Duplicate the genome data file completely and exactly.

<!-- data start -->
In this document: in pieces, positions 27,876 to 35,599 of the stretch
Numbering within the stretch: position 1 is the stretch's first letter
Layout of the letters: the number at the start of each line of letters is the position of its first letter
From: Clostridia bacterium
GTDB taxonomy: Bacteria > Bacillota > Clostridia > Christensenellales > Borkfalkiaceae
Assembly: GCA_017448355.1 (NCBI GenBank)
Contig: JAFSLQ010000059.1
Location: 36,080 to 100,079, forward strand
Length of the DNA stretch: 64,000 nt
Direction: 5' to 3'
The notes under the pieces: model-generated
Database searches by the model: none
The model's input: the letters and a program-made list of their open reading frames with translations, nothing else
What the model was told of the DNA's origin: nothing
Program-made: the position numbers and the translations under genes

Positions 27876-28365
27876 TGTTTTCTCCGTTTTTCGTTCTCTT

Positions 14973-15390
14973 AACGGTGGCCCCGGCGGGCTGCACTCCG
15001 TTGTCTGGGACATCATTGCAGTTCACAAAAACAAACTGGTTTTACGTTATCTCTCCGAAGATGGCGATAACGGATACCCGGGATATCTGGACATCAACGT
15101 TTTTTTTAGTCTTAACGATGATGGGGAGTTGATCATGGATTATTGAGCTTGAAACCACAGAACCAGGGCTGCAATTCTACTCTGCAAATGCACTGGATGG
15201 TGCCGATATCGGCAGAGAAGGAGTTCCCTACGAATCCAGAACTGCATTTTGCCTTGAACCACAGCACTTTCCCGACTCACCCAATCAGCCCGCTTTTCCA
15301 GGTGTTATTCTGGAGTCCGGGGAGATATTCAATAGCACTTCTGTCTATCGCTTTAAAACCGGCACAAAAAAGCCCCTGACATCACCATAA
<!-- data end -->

In this document: in pieces, positions 27,876 to 35,599 of the stretch
Numbering within the stretch: position 1 is the stretch's first letter
Layout of the letters: the number at the start of each line of letters is the position of its first letter
From: Clostridia bacterium
GTDB taxonomy: Bacteria > Bacillota > Clostridia > Christensenellales > Borkfalkiaceae
Assembly: GCA_017448355.1 (NCBI GenBank)
Contig: JAFSLQ010000059.1
Location: 36,080 to 100,079, forward strand
Length of the DNA stretch: 64,000 nt
Direction: 5' to 3'
The notes under the pieces: model-generated
Database searches by the model: none
The model's input: the letters and a program-made list of their open reading frames with translations, nothing else
What the model was told of the DNA's origin: nothing
Program-made: the position numbers and the translations under genes

Positions 27876-28365
27876 TGTTTTCTCCGTTTTTCGTTCTCTT

Positions 14973-15390
14973 AACGGTGGCCCCGGCGGGCTGCACTCCG
15001 TTGTCTGGGACATCATTGCAGTTCACAAAAACAAACTGGTTTTACGTTATCTCTCCGAAGATGGCGATAACGGATACCCGGGATATCTGGACATCAACGT
15101 TTTTTTTAGTCTTAACGATGATGGGGAGTTGATCATGGATTATTGAGCTTGAAACCACAGAACCAGGGCTGCAATTCTACTCTGCAAATGCACTGGATGG
15201 TGCCGATATCGGCAGAGAAGGAGTTCCCTACGAATCCAGAACTGCATTTTGCCTTGAACCACAGCACTTTCCCGACTCACCCAATCAGCCCGCTTTTCCA
15301 GGTGTTATTCTGGAGTCCGGGGAGATATTCAATAGCACTTCTGTCTATCGCTTTAAAACCGGCACAAAAAAGCCCCTGACATCACCATAA